Unit Dem 301
There are many variations of dementia syndrome but there are certain causes that are more common. These are: Alzheimer’s: Scientists know that during Alzheimer’s two abnormal proteins build in the brain. They form clumps called either ‘plaques’ or ‘tangles’. These plaques and tangles interfere with how brain cells work and communicate with each other. The plaques are usually first seen in the area of the brain that makes new memories. A lot of research is focused on finding ways to stop these proteins in their tracks and protect brain cells from harm. Early Onset Dementia: is the term used to describe Alzheimer’s which develops before the age of 65 years. It accounts for around 5% of all cases of Alzheimer’s disease. Three genes have been identified which can play a role in the development of early-onset Alzheimer’s. These genes are called: Amyloid precursor protein (APP)
Presenilin 1 (PSN1)
Presenilin 2 (PSN2)
All three genes are involved in the production of a protein called amyloid, which is known to build up into toxic plaques in the brain during Alzheimer’s. Mistakes in these genes (known as mutations) are not common, but can lead to the development of Alzheimer’s at a younger age and are associated with very rare familial forms of Alzheimer’s disease. In familial forms of Alzheimer’s, many members of the same family are affected at a young age. Vascular dementia is caused by blood flow to the brain being reduced. Blood carries essential oxygen and nourishment to the brain and without it brain cells die. The network of blood vessels that carry blood around the body is called the vascular system. Stroke-related dementia happens after a stroke. A stroke occurs when the blood supply to a part of the brain is suddenly cut off. This may cause difficulties in moving, problems with co-ordination, speech and sight. If a stroke causes memory loss and problems with attention, then a person may be diagnosed with post-stroke dementia. Multi-infarct dementia is caused by a series of small strokes in the brain, which a person might not notice. Subcortical vascular dementia or vascular cognitive impairment is caused by a series of small injuries to blood vessels deep inside the brain. A person usually does not notice these injuries and their cause is not yet known. Over time many of these injuries gradually damage parts of the brain that are important for attention, memory and language. Lewy Bodies: Dementia with Lewy bodies is caused by small, round clumps of protein that build up inside nerve cells in the brain. These are named Lewy bodies after Dr Frederich Lewy, who first identified them. The protein clumps damage the way brain cells work and communicate with each other. The nerve cells affected by Lewy bodies control thinking and movement. Researchers do not yet know what causes the protein to build up, but work is underway to try and find out why it happens and ways to stop it. Frontotemporal dementia: (FTD) is caused by a variety of abnormal proteins building up in the brain. The nerve cells affected are in areas of the brain called the frontal and temporal lobes. The frontal lobes are involved in regulating our personality, emotions and behavior, as well as reasoning, planning and decision-making. The temporal lobes are involved in memory and the understanding and production of language. As the disease progresses, other parts of the brain become affected.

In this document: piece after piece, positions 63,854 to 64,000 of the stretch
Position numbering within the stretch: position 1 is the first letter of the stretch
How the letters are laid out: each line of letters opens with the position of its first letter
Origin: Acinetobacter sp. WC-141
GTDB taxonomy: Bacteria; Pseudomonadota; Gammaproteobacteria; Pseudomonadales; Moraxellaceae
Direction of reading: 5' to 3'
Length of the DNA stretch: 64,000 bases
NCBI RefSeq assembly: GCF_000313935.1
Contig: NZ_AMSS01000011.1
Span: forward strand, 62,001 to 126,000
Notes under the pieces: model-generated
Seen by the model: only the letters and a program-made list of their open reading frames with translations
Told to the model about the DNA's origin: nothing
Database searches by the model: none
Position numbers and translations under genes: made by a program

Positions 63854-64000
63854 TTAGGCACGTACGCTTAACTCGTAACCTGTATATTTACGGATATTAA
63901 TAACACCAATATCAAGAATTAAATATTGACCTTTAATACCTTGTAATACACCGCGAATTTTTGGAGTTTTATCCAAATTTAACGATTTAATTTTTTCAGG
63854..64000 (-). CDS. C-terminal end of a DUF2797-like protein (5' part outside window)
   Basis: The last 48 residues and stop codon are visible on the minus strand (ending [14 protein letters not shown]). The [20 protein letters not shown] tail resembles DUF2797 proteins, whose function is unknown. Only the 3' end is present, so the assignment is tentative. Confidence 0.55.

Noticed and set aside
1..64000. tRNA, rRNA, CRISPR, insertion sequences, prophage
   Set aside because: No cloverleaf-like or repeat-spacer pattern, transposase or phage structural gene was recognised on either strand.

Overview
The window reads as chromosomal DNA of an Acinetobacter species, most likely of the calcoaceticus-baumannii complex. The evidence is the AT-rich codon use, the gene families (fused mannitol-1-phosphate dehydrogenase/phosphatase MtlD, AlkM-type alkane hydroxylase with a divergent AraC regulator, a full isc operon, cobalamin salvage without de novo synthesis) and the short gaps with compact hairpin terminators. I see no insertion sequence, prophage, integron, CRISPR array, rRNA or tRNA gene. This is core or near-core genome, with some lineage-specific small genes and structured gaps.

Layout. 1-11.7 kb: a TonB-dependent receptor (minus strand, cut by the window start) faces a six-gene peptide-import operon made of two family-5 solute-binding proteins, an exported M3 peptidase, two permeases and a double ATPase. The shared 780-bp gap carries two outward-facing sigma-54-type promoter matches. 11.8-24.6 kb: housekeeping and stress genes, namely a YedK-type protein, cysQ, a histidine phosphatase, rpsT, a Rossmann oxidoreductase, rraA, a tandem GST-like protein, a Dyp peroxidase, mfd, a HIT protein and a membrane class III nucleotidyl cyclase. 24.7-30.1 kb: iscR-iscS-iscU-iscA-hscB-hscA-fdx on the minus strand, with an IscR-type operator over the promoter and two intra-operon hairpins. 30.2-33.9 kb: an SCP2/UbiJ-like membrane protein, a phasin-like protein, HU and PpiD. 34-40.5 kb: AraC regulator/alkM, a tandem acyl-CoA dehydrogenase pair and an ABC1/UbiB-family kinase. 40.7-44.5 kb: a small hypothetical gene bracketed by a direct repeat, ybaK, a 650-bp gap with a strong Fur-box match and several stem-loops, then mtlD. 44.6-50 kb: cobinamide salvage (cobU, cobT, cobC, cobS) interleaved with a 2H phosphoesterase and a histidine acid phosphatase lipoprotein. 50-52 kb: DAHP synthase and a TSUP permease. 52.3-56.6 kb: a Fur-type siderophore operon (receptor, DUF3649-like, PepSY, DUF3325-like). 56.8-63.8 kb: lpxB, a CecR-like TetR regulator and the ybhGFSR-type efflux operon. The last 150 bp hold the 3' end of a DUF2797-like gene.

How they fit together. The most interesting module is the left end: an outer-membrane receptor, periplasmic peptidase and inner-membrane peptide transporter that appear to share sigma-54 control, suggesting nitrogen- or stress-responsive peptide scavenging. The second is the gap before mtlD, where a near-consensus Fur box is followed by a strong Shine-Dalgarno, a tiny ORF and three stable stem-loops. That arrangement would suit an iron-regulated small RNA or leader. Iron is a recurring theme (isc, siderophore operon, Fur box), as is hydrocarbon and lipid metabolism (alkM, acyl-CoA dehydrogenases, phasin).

2. Memory impairment commonly experienced by individuals with dementia can be: * Problems with their memory and thinking.
* Learning new information can become very difficult
* They may not remember recent events, appointments or phone messages. * They may forget the names of people or places. This can lead to problems with even simple daily activities. * They may struggle to understand or communicate with others. * A common problem is that they have difficulty finding the right word for everyday objects or the...
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